Wattpad's users are young, so if you write fiction aimed at older readers, you might as well not try. Or so goes the logic. But Elizabeth Spann Craig, who writes cosy mysteries and whose protagonist is an octogenarian, begs to differ.Read More
Publishers have been compiling blog posts into books for some time now. However, veteran journalist Nina Amir says that "blogging a book" is a different thing altogether. "Blogging a book means composing your manuscript on the Internet using blog technology. Basically, you write, publish and promote your book one post at a time on the Internet,” says the California-based Amir via e-mail.
So, just how do you go about this? Nina gives a few tips in her own words:Read More
I've been waiting for e-book technology to hit the bookstores since I spied Star Trek characters reading off hand-held tablets in the 1980s. And when it finally arrived at the dawn of the 21st century, sci-fi style, I was psyched. But Malaysia did not embrace the technology immediately. I had to visit the United States to get my hands on my first e-book reader: A Sony Reader. It cost me about a thousand ringgit (ouch ouch ouch) but it was worth every penny.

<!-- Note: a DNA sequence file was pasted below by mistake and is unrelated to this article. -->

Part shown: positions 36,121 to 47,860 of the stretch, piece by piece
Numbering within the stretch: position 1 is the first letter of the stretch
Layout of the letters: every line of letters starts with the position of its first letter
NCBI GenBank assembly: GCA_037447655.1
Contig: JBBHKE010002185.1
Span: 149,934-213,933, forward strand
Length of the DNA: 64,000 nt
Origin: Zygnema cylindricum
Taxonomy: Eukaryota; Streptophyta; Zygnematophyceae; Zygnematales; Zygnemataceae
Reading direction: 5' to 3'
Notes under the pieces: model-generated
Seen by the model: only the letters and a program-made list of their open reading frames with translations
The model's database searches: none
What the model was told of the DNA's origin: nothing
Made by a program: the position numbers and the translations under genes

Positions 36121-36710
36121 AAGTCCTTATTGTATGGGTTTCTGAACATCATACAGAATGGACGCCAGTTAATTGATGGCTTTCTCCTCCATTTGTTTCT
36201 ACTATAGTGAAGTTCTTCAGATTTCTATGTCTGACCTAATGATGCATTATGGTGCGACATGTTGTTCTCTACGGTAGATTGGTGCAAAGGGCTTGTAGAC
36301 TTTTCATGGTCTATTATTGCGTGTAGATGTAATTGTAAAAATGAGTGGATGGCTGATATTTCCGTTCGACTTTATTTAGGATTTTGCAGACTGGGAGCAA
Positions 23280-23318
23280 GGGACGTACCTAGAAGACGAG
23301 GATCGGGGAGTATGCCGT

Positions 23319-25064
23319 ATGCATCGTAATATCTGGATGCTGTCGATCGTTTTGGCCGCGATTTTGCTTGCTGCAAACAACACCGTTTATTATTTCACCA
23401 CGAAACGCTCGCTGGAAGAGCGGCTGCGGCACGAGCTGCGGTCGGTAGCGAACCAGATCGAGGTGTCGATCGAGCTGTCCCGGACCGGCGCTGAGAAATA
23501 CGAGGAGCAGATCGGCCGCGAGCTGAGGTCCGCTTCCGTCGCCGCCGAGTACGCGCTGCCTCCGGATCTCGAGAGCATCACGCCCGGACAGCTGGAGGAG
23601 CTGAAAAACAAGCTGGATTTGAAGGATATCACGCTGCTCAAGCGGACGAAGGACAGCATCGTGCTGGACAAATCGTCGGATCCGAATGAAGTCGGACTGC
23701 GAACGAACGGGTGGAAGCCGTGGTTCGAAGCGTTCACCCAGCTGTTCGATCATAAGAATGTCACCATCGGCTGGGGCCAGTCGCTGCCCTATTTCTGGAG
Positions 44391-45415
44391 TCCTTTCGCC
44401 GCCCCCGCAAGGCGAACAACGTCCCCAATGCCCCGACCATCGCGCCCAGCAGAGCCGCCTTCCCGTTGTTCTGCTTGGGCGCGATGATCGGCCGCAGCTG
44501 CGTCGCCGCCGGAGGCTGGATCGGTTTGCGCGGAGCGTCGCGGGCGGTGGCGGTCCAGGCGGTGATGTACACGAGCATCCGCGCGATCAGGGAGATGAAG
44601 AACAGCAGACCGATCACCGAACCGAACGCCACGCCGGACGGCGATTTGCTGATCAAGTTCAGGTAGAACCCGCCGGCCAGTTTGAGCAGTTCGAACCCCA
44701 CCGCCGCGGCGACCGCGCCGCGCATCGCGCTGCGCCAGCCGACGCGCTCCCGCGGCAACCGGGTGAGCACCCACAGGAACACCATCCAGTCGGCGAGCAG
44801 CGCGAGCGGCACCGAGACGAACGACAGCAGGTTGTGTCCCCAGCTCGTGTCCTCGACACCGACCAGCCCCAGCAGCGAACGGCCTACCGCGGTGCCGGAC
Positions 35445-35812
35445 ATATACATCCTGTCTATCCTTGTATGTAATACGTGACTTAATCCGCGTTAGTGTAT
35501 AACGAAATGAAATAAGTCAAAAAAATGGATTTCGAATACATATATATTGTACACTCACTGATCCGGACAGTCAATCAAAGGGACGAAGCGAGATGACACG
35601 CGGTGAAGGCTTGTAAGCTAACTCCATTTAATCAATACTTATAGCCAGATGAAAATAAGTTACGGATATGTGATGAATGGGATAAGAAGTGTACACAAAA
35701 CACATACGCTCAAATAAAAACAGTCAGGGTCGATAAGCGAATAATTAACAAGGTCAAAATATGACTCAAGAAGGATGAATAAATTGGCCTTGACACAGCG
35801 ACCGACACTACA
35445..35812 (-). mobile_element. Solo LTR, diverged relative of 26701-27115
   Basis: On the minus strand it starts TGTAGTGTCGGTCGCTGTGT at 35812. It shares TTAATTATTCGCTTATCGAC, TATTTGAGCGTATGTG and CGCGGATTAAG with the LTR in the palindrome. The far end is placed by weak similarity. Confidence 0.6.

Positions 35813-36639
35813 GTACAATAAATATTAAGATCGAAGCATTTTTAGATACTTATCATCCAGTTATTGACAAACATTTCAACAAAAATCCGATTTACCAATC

Naturally, as a journalist, I wrote extensively about it.
I began with a major feature article about e-books, which I actually won an in-house award for:
- Now everyone can publish
- More room for local authors
- A new way of reading
- Should you get an e-reader?
- Local pioneer
I had a lot of fun meeting international e-book authors such as Ryk Brown, waded into the murky depths of the ebook porngate, and how fanfiction is now made respectable, thanks to Amazon's Kindle Worlds. Ebooks has made the once-stagnant publishing world into an exciting and often volatile field, and readers, writers and publishers are all being tossed around in the constant change.
But for a journalist, it's catnip.
Malaysia's not fully in the game yet, but I see an explosion in the future. And the Malaysian publishing industry better be ready for it.